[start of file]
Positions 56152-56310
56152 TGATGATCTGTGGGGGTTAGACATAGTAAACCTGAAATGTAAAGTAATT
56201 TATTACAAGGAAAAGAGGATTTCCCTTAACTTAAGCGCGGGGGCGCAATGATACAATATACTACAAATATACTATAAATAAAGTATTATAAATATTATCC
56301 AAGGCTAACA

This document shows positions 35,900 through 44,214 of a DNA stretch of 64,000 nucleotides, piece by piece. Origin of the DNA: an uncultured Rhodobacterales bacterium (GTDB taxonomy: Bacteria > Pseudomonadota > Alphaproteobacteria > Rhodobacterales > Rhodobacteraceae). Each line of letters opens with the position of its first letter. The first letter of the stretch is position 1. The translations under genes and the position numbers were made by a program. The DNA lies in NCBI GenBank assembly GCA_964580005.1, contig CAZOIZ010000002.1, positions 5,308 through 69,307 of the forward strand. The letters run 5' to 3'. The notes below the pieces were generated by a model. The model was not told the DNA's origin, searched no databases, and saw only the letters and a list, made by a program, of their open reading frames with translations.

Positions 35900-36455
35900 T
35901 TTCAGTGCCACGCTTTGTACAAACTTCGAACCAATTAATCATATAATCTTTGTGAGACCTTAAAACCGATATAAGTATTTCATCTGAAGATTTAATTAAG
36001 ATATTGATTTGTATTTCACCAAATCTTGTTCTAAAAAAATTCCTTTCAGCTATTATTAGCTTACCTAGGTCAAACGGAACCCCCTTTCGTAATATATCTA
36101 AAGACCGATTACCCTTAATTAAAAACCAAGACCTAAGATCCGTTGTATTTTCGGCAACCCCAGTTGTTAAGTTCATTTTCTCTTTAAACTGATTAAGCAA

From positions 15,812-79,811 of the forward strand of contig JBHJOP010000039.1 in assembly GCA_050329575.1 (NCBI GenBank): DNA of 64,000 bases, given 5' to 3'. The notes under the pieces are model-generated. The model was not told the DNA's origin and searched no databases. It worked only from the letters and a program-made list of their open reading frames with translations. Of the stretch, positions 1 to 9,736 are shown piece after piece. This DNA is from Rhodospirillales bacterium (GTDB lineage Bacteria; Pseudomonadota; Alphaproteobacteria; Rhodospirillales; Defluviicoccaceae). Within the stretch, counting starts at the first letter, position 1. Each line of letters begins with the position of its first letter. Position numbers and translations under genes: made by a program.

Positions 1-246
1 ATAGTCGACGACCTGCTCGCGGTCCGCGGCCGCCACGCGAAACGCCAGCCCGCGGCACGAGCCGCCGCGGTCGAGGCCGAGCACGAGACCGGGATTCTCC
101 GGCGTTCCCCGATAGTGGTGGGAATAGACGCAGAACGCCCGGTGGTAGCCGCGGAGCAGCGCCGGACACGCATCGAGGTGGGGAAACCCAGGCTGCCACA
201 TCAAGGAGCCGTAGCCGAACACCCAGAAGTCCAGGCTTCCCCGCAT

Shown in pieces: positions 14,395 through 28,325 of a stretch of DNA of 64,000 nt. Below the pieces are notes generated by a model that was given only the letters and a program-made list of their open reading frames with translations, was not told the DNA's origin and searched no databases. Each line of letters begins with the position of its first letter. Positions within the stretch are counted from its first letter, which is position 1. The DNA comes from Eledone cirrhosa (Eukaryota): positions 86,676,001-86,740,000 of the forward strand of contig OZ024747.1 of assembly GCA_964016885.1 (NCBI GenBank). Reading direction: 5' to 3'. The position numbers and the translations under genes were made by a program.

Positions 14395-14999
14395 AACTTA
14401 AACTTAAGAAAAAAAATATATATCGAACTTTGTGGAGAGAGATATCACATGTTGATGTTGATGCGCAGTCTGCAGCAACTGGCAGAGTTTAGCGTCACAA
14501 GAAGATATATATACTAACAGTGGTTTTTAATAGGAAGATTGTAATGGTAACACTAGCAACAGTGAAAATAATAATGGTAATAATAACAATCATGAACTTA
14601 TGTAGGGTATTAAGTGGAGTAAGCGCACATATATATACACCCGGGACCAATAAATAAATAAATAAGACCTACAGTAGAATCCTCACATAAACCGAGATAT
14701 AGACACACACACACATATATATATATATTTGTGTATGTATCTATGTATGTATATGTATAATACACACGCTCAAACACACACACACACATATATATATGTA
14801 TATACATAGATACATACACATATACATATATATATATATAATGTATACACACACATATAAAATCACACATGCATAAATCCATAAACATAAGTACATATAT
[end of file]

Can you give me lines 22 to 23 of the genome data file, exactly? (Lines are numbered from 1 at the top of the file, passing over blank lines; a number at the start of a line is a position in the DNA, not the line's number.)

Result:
14701 AGACACACACACACATATATATATATATTTGTGTATGTATCTATGTATGTATATGTATAATACACACGCTCAAACACACACACACACATATATATATGTA
14801 TATACATAGATACATACACATATACATATATATATATATAATGTATACACACACATATAAAATCACACATGCATAAATCCATAAACATAAGTACATATAT